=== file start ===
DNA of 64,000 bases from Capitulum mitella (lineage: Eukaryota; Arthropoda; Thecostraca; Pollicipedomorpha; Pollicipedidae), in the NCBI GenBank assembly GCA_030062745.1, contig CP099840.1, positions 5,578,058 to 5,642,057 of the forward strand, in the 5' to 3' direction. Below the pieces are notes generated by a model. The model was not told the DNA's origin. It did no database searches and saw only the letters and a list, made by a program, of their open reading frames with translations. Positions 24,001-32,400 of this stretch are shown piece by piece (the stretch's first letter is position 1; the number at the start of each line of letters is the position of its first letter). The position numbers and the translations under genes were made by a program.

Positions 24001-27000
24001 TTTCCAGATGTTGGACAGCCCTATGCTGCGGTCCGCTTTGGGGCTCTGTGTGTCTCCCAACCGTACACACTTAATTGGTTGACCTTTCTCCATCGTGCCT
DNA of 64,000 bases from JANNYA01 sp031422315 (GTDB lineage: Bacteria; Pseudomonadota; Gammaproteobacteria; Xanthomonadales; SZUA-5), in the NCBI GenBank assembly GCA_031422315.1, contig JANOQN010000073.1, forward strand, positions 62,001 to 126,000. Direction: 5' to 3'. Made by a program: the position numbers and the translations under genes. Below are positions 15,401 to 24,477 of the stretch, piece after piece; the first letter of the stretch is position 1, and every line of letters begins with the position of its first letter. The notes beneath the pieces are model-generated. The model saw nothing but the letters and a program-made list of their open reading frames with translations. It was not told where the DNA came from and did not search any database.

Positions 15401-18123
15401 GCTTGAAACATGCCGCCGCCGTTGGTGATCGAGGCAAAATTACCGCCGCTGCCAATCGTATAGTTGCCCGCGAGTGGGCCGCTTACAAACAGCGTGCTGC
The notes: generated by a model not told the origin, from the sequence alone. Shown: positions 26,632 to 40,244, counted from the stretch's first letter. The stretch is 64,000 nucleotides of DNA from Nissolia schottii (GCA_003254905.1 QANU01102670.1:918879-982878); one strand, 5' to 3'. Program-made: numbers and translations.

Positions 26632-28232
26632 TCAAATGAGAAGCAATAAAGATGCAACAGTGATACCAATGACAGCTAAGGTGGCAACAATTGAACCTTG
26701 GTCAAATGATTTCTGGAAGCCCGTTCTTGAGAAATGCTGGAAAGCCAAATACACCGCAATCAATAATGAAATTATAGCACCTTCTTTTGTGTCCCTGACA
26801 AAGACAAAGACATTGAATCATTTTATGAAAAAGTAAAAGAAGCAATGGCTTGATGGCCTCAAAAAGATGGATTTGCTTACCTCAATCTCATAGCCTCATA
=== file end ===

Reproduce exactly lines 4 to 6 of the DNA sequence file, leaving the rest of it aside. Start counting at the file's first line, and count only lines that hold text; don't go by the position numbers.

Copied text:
DNA of 64,000 bases from JANNYA01 sp031422315 (GTDB lineage: Bacteria; Pseudomonadota; Gammaproteobacteria; Xanthomonadales; SZUA-5), in the NCBI GenBank assembly GCA_031422315.1, contig JANOQN010000073.1, forward strand, positions 62,001 to 126,000. Direction: 5' to 3'. Made by a program: the position numbers and the translations under genes. Below are positions 15,401 to 24,477 of the stretch, piece after piece; the first letter of the stretch is position 1, and every line of letters begins with the position of its first letter. The notes beneath the pieces are model-generated. The model saw nothing but the letters and a program-made list of their open reading frames with translations. It was not told where the DNA came from and did not search any database.

Positions 15401-18123
15401 GCTTGAAACATGCCGCCGCCGTTGGTGATCGAGGCAAAATTACCGCCGCTGCCAATCGTATAGTTGCCCGCGAGTGGGCCGCTTACAAACAGCGTGCTGC